4 of 5 stars

Categories
The End of Many Books

The Rise and Triumph of the Modern Self: Cultural Amnesia, Expressive Individualism, and the Road to Sexual Revolution

If you know anyone who lives in the sexually immoral morass that is 2021, have them read this book. Read it for yourself, too. I recommend letting these ideas bounce around in your mental hopper, especially if you’re a pastor or teacher.

It is, however, highly repetitive. It is also proffered as a “surprise” that our cultural problems go back a couple centuries, as compared maybe with the 1960s. Trueman does a good job of demonstrating that our problems do go back that far, but it’s more surprising that he doesn’t mention the wayback of Genesis 6, or Genesis 18, or Romans 1. The absence of connection with Romans stands out because he recommends that the current church learn from the 2nd century church.

More than anything, I do not understand why Trueman never mentions the gospel. Like, no joke, there is not even one reference to the gospel of Jesus Christ. There is no mention of the cross, either for sake of showing the judgment sinners deserve or showing the forgiveness that Christ offers to any who repent and believe. I know that Trueman knows the true, and only, solution, to sexual immorality, but he does not point to it anywhere in this book. He must have his reason(s), but without Jesus we are without hope.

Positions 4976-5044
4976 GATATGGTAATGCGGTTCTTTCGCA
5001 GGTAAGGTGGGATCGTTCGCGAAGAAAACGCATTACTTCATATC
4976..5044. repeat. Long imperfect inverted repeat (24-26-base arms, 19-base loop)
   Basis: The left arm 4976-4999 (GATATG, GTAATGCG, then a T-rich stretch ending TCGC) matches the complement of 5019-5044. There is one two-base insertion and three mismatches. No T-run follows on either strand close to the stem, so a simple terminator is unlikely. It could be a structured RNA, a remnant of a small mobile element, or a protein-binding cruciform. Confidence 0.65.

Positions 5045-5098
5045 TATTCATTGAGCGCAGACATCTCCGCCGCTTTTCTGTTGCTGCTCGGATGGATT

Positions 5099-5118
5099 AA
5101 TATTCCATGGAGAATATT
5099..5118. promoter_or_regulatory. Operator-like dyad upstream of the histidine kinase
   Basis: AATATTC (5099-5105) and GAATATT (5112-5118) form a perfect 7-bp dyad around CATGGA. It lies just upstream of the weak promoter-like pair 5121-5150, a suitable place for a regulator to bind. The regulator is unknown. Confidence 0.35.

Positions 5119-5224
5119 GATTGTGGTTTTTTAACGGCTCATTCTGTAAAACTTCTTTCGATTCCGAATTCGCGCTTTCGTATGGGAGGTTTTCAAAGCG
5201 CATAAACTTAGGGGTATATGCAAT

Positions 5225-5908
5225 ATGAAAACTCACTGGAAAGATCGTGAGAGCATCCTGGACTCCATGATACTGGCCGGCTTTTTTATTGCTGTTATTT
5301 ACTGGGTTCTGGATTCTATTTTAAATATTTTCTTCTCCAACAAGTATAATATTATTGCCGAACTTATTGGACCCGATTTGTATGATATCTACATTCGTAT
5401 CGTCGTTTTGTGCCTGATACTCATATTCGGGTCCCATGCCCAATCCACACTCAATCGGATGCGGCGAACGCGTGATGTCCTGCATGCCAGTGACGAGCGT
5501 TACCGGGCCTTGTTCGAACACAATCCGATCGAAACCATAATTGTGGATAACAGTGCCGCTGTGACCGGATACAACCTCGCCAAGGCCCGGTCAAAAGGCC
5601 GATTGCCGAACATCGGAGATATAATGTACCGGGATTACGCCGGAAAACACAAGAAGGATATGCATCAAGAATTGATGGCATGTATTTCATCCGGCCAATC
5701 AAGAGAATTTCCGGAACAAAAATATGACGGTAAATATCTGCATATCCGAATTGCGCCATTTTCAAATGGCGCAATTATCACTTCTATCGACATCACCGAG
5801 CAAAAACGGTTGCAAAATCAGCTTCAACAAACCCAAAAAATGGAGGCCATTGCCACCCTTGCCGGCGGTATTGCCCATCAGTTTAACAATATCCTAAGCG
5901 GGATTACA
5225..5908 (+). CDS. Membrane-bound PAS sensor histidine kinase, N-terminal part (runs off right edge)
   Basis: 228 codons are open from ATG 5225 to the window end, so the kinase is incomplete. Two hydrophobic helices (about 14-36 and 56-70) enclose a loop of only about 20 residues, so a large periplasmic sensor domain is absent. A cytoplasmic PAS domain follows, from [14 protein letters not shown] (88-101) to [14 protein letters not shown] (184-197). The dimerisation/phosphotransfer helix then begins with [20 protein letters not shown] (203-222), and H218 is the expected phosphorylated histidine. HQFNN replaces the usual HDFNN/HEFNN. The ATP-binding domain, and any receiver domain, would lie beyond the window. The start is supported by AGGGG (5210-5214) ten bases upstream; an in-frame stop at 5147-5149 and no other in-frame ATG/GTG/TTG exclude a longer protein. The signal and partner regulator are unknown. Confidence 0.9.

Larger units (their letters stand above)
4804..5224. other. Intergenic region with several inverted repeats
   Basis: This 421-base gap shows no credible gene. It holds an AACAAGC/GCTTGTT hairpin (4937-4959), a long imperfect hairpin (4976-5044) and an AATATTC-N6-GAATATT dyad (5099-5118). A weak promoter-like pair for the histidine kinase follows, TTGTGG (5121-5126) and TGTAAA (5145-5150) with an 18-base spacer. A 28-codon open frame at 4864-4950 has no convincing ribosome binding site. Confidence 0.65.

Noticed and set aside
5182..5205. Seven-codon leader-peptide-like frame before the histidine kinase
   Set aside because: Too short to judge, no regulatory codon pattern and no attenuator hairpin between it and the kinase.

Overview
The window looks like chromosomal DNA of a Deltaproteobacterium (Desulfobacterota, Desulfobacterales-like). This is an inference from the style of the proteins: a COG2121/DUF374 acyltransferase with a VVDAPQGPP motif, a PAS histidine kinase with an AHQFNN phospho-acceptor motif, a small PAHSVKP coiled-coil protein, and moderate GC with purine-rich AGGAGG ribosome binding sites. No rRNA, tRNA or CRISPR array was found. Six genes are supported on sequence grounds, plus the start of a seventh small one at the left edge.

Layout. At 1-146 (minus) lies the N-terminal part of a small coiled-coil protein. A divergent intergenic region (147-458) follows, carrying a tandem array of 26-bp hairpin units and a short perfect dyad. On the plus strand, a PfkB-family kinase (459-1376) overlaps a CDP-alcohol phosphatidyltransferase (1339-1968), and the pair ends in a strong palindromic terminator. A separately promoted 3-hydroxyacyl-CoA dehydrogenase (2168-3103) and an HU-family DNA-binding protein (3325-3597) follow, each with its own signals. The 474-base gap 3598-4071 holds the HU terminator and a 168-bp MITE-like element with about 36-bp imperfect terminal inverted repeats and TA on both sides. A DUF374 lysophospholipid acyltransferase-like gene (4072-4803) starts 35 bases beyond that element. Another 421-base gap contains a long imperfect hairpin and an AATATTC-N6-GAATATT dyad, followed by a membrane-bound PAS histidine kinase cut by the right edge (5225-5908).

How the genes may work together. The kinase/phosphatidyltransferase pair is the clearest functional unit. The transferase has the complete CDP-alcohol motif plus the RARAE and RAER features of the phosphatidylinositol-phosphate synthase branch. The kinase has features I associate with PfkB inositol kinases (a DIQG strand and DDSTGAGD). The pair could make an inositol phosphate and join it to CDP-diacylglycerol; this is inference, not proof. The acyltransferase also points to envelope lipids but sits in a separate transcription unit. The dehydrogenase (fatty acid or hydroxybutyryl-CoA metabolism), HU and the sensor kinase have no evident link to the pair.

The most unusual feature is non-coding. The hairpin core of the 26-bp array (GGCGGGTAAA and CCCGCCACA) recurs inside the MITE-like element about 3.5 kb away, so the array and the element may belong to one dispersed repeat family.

Again, I appreciate how well Trueman shows the desperate and degenerating nature of a culture without transcendent truth, and how in fact that sort of culture, our culture, is more of an anticulture. But ironically there is a significant lack of the transcendent God’s Word in this book, both in terms of Bible and the Son.

4 of 5 stars